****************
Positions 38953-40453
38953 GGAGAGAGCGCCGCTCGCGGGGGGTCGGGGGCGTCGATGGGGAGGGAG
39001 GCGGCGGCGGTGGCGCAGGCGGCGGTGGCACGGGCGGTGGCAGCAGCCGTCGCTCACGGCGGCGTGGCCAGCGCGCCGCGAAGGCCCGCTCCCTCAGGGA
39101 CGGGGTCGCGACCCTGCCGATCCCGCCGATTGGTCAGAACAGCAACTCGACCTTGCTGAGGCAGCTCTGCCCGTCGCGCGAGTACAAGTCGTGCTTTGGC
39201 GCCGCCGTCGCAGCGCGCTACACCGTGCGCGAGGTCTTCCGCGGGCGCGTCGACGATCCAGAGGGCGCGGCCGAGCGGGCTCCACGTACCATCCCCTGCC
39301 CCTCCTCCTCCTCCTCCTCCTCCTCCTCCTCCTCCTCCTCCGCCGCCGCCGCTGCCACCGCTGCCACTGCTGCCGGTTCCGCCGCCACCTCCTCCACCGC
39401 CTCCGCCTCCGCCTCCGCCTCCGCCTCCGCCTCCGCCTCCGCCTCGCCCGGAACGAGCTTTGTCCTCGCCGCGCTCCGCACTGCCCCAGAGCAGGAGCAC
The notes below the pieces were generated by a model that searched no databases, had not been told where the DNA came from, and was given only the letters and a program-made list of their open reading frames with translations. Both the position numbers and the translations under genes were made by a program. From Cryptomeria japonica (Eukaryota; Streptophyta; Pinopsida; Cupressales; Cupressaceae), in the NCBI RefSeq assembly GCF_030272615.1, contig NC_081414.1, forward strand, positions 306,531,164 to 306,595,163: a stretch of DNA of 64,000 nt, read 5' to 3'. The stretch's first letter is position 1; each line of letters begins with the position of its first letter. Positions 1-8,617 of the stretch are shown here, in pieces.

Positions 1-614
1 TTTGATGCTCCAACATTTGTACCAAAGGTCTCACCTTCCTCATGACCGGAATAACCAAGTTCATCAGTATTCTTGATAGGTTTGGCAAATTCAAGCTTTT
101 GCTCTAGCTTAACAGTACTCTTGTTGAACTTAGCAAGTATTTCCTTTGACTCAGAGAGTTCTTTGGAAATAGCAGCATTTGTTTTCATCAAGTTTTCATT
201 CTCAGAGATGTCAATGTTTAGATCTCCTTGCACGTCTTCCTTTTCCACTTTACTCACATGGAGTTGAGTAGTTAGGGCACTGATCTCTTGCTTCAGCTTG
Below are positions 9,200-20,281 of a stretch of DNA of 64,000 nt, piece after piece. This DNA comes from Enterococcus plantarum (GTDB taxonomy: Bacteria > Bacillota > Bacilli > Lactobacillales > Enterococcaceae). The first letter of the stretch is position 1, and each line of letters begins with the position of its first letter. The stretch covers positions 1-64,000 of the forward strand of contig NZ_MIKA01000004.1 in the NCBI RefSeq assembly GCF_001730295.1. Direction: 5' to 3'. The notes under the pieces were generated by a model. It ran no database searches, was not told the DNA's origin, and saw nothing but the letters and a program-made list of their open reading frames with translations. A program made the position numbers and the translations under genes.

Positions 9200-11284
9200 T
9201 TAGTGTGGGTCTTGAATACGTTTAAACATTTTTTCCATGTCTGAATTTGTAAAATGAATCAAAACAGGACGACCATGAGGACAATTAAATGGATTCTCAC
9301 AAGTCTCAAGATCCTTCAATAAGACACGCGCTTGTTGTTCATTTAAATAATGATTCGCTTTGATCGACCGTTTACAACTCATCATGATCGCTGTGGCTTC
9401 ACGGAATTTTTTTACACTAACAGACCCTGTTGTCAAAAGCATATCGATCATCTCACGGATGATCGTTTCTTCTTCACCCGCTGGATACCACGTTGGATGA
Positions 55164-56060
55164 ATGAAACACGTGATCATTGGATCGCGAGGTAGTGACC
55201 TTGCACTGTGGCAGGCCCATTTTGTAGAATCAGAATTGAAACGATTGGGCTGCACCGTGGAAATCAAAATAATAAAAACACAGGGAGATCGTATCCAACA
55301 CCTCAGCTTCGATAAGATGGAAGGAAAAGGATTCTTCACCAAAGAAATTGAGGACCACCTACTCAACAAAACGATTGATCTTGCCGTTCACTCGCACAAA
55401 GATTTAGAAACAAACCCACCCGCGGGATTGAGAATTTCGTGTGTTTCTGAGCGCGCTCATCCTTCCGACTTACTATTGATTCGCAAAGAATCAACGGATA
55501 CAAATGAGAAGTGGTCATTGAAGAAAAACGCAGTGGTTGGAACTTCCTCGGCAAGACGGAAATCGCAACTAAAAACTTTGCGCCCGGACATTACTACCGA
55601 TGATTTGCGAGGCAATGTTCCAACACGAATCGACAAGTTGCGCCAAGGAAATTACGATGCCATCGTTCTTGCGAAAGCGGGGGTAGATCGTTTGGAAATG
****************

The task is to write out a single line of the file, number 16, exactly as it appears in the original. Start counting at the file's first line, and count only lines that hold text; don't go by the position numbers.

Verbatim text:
9201 TAGTGTGGGTCTTGAATACGTTTAAACATTTTTTCCATGTCTGAATTTGTAAAATGAATCAAAACAGGACGACCATGAGGACAATTAAATGGATTCTCAC